In patients with solid tumors, including those with advanced breast and prostate cancer, metastasis to bone is common.1,2 Bone metastases undermine the structural integrity of bone by upsetting the balance between osteoblast (bone rebuilding) and osteoclast (bone breakdown) activity.
Additionally, growth factors released during upregulated osteoclast activity further contribute to tumor growth in what is termed a “vicious cycle.”3 Skeletal-related events (SREs) are complications associated with bone metastases and may include fractures, spinal cord compression, bone pain, and frequently hypercalcemia.1,3,4
Frequency of SREs Occurring with Solid Tumors
For patients with bone metastases, SREs are distressingly common. Approximately 75% of women with advanced breast cancer will develop bone metastases and of that group, most will develop at least one SRE within 24 months of follow-up.1,5 More than 80% of men with castration-resistant prostate cancer develop bone metastases; about half of them develop SREs.6,7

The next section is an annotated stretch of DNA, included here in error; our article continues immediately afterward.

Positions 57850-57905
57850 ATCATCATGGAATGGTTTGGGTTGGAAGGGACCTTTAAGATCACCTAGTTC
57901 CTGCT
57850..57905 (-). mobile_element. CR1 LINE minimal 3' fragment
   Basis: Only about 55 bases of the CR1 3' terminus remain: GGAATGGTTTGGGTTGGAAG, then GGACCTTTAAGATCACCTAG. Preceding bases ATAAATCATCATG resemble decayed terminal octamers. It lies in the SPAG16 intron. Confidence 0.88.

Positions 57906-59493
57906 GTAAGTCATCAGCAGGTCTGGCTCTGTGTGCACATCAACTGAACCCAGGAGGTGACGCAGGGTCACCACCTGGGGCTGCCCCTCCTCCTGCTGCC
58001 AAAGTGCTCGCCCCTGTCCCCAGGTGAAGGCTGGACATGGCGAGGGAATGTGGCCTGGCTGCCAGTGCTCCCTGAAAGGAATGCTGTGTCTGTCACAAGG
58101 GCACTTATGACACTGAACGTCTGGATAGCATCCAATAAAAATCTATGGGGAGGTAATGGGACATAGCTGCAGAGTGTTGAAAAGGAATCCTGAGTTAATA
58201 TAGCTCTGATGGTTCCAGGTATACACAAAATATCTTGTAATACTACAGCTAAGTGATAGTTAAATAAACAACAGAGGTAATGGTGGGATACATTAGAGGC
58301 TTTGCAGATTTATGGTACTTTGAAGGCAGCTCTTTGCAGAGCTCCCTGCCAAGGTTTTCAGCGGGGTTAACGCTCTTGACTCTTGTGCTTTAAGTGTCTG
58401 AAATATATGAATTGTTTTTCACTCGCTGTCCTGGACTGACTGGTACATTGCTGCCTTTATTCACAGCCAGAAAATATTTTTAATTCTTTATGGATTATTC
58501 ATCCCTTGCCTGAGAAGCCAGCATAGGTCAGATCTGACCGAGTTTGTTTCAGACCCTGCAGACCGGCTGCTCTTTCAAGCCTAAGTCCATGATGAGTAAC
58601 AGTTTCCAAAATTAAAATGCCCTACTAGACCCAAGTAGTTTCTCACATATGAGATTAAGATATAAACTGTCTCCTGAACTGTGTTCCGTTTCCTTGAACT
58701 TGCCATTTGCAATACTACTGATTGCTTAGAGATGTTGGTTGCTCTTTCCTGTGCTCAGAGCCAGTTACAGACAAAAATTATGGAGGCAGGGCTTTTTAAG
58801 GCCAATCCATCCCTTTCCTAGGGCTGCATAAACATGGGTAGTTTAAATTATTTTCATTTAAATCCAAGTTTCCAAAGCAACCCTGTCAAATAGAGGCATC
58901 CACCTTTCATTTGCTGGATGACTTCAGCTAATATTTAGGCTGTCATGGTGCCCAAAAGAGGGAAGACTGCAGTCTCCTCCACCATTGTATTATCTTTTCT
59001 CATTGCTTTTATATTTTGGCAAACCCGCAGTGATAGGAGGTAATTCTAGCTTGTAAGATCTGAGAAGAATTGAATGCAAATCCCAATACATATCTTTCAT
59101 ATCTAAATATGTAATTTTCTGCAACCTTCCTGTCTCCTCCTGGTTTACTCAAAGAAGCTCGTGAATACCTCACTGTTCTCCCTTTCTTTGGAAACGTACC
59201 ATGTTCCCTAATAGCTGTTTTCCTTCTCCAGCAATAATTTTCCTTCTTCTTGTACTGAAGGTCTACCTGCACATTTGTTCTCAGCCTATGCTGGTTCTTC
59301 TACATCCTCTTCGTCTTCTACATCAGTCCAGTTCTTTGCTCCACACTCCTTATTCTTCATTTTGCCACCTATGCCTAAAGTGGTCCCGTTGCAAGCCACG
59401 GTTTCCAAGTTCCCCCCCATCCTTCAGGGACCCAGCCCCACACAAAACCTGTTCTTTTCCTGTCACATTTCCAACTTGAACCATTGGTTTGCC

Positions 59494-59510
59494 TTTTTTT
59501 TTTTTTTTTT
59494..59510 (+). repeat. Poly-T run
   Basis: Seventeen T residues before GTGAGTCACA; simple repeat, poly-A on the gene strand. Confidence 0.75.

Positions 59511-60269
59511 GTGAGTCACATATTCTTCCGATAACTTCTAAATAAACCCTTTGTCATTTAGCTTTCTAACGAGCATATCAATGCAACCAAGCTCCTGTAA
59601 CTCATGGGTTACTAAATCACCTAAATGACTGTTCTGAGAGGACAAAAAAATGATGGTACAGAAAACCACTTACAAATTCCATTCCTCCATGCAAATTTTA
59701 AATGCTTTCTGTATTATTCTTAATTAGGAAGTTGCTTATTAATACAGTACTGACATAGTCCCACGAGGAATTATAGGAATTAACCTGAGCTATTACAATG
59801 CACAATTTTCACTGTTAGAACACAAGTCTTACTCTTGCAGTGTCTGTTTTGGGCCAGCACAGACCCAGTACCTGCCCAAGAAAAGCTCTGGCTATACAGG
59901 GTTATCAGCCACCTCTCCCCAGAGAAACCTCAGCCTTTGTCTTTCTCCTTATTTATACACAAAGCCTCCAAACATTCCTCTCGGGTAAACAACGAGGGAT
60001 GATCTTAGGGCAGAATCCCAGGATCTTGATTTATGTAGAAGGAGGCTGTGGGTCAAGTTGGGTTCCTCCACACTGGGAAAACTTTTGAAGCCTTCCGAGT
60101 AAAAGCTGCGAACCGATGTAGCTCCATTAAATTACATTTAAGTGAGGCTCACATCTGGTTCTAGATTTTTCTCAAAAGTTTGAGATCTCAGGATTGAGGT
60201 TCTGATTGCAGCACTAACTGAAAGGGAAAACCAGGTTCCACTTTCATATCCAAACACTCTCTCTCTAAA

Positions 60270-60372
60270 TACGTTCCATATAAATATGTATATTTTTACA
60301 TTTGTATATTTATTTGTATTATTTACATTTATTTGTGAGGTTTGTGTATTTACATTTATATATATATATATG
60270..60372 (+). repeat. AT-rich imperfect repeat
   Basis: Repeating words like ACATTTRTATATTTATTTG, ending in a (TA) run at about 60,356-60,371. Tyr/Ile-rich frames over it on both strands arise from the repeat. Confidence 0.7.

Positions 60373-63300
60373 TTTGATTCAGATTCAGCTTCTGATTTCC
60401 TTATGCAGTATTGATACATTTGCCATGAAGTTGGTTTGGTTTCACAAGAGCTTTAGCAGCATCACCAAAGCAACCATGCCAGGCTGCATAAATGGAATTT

A recent analysis of health databases in the United States found the cumulative incidence of SREs at 24 months to be 54.2% among patients with breast cancer, 41.9% among patients with prostate cancer, and 47.7% among those with lung cancer (Table 1).5
Table 1. Cumulative Incidence of SREs in US Health Databases5
|Cancer Type||6 months||12 months
|Abbreviations: SRE, skeletal-related event.|
Options in the Management of SREs
SREs have a deleterious effect on patients. They are associated with intractable bone pain, fractures, bladder and bowel disturbances, anxiety, depression, and decreased survival. SREs can negatively impact patients’ overall quality of life and often lead to decreased mobility, loss of independence, and higher medical costs.1,3,7
The prevention or delay of SRE development is an integrated part of caring for patients with bone metastases. At present, denosumab and the bisphosphonates pamidronate (Aredia®) and zoledronic acid (Zometa®) are the treatment options approved in the United States for supportive care of patients at risk for SREs related to solid tumors.
Among the bisphosphonates, pamidronate and zoledronic acid are indicated for treatment of bone metastases in all solid tumors, as is the case for zoledronic acid; or for bone metastases associated specifically with breast cancer, as with pamidronate. Both are administered intravenously on a 3-to-4 week schedule.3
As a class, bisphosphonates chemically bind to the mineral bone matrix and inhibit osteoclast function and viability through inhibition of the mevalonate pathway.3 These well-established drugs have been shown to significantly reduce SREs and are considered part of the standard of care for patients with solid tumor bone metastases.3,7,8